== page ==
Tough in many ways. Simone Biles’ coach, Cecile Canqueteau-Landi, revealed that the 24-year-old gymnast’s aunt unexpectedly died amid the Tokyo Olympics.
“I was like, ‘Oh, my God. This week needs to be over,’” Landi told reporters on Tuesday, August 3. “I asked [Simone] what do you need. And she said, ‘I just need some time.’ I said, ‘You call me, text me if you need anything I’ll be here. Whatever that is.’ She called her parents. She said, ‘There’s nothing I can do from over here. So I’m just going to finish my week and when I get home we’ll deal with it.’”
Biles’ Tokyo Olympics experience concluded on Tuesday when she won a bronze medal in the balance beam final. Her win came after she decided to withdraw from the competition midway through her team finals.
Announcing that she was dealing with mental health concerns, the gold medalist went on to withdraw from multiple other events including the individual all-around, vault, uneven bars and floor competitions.
“After that vault, I was like: ‘I’m not in the right headspace, I’m not going to lose a medal for this country and for these girls,’ because they worked way too hard for me to go out there and have them lose a medal,” Biles said during a press conference after announcing she was stepping away from the competition.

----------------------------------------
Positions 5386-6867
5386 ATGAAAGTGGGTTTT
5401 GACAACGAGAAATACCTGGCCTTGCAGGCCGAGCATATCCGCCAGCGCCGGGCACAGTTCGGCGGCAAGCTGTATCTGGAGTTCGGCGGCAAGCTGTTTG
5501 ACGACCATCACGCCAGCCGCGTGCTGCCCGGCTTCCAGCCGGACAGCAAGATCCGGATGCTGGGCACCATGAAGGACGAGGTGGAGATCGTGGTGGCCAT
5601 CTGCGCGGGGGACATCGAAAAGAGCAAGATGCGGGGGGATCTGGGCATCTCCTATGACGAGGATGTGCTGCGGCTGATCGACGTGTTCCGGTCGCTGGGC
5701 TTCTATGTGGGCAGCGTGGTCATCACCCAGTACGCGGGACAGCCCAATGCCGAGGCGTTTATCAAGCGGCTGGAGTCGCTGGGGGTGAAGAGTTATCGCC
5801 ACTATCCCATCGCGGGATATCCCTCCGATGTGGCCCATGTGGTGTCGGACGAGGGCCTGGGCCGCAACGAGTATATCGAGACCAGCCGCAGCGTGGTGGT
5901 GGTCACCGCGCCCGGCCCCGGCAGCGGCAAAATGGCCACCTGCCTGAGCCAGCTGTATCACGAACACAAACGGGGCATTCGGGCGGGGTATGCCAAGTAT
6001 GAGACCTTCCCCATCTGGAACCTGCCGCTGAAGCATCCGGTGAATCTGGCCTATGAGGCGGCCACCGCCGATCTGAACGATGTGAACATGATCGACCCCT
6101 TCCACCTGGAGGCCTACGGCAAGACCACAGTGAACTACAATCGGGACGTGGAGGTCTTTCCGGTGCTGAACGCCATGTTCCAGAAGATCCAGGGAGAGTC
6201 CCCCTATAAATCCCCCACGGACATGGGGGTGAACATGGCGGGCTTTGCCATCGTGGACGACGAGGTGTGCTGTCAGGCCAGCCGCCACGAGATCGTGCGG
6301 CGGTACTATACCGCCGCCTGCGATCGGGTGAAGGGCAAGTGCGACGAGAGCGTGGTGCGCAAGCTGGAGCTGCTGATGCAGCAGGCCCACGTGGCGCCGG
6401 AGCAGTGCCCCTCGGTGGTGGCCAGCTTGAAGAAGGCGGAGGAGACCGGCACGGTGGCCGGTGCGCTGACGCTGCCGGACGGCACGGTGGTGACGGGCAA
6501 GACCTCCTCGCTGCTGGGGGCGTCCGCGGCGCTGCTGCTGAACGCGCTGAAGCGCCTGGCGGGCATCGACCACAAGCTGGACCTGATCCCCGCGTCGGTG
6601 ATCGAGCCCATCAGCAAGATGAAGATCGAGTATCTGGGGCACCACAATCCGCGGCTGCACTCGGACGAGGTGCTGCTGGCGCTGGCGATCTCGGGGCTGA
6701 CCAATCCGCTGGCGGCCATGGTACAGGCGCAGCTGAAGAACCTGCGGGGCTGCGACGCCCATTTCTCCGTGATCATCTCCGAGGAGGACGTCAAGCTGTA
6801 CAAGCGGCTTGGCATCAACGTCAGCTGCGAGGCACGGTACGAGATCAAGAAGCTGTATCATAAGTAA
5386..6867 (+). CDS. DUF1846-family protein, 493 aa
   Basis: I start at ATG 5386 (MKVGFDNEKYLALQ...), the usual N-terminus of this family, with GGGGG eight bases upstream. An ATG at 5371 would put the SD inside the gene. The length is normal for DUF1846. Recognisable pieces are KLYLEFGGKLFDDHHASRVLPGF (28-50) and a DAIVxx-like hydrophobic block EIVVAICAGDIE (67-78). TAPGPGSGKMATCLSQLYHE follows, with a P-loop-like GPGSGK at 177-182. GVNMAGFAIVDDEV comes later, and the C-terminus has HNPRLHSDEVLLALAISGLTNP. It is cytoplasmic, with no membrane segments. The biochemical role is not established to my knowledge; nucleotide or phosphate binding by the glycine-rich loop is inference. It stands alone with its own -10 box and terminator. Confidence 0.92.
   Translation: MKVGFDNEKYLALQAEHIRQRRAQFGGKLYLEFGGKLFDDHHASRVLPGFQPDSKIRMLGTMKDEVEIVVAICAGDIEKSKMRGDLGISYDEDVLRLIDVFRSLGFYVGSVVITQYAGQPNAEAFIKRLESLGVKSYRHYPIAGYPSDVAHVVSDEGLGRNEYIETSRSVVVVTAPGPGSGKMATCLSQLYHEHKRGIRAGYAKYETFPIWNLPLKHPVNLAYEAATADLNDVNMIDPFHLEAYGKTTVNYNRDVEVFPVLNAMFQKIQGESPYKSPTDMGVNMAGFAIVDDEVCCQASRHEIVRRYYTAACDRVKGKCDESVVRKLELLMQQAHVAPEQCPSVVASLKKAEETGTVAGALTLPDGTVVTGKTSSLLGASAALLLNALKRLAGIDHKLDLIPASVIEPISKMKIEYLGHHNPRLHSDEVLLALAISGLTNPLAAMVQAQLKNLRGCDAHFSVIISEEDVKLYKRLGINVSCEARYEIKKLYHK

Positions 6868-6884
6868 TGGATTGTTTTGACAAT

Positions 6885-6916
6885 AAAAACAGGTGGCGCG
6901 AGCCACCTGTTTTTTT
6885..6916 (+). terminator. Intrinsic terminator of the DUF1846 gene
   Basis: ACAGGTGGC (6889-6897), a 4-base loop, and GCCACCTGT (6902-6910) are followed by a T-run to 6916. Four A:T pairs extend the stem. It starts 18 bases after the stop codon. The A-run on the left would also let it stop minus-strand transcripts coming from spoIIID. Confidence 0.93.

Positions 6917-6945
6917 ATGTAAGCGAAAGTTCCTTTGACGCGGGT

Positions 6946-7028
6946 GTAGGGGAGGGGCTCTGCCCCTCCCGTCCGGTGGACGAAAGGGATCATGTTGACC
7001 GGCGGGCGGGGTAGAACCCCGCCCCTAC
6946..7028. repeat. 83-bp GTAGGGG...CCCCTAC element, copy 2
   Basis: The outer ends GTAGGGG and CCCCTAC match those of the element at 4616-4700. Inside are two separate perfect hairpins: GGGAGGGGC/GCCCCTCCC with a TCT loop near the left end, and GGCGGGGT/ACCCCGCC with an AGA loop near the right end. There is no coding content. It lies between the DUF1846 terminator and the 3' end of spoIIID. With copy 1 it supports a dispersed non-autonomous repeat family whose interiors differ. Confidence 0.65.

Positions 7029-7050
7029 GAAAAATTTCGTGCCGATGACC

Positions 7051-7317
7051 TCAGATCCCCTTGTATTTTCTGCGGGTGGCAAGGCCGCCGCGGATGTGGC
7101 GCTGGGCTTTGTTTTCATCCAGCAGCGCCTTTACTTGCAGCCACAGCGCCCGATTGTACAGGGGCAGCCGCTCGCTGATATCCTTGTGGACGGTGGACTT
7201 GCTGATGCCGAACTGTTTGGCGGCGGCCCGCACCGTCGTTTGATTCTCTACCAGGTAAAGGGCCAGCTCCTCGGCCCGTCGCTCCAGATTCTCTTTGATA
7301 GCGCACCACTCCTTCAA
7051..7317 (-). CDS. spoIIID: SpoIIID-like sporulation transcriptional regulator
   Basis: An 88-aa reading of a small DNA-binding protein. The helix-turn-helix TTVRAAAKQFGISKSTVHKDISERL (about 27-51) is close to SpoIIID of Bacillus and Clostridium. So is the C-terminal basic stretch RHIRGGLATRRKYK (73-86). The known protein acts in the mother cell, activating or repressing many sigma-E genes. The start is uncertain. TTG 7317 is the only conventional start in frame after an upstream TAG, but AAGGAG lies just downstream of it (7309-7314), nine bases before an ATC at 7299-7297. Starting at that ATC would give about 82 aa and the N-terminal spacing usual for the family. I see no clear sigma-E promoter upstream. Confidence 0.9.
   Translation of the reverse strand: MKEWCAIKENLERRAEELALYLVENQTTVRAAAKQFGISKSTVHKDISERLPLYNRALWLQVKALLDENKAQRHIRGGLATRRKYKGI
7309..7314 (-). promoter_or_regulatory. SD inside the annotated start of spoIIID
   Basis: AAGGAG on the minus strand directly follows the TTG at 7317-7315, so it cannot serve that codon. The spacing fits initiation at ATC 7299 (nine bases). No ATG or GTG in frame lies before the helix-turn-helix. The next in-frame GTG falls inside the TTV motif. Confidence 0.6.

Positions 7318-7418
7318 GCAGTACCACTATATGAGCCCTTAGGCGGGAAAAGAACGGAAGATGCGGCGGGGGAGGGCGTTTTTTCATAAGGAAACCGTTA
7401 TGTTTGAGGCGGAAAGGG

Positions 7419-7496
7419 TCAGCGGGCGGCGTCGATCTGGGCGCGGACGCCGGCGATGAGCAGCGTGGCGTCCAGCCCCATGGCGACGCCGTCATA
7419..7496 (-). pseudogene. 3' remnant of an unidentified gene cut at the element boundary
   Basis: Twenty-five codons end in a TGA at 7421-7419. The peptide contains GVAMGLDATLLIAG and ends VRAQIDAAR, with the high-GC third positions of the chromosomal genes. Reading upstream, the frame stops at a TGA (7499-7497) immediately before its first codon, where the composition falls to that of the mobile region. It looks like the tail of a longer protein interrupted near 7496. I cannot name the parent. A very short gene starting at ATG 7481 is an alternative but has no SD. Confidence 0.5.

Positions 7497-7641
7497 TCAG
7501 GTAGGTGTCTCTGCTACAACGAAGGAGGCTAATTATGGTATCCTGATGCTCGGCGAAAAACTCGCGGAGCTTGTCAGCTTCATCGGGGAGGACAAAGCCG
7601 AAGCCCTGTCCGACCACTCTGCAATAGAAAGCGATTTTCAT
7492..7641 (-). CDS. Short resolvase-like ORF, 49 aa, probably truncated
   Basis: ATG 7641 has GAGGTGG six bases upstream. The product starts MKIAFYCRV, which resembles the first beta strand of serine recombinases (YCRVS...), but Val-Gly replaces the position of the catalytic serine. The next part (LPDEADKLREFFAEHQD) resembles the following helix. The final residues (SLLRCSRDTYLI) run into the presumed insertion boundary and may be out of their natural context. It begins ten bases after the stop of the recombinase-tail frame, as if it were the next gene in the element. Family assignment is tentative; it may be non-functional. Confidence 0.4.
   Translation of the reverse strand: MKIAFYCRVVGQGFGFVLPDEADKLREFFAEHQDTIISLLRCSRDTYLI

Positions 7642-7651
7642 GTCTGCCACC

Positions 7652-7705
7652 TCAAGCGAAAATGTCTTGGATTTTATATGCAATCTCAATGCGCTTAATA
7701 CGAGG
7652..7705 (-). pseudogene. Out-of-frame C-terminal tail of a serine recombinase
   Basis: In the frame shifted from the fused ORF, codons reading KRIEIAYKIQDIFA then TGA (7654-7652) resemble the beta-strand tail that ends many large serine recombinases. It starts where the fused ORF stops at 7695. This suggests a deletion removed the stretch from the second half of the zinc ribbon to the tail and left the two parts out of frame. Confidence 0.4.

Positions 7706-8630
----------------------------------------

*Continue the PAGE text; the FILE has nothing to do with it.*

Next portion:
According to Landi, the Courage to Soar author had “two sessions” with Team USA’s psychologist before she was cleared to compete once again.
“We’ve had a lot of tears combined because as much as we’re happy for Team USA, in the back, it was a little heartbreaking to know that she could’ve been out there and she could’ve, hopefully, earned some medals as well,” Landi added after the Ohio native competed on the balance beam. “But, she was the best cheerleader. She wanted to be here, she wasn’t forced. That was her own will to be here and she was really proud of [her team].”
Biles announced during a separate press conference on Tuesday that she’d been in close contact with her friends and family throughout her experience.
“I was FaceTiming with my family. They had a little watch party at the house. It was my mom, my dad, my brother, my sister-in-law, my godparents,” she said. “They just wanted to say hi and stuff like that. But given the time change, they’re 14 hours behind so usually at night, I’ll FaceTime them or in the morning. Almost every day I’ve gotten to talk to them which has been nice and reassuring.”
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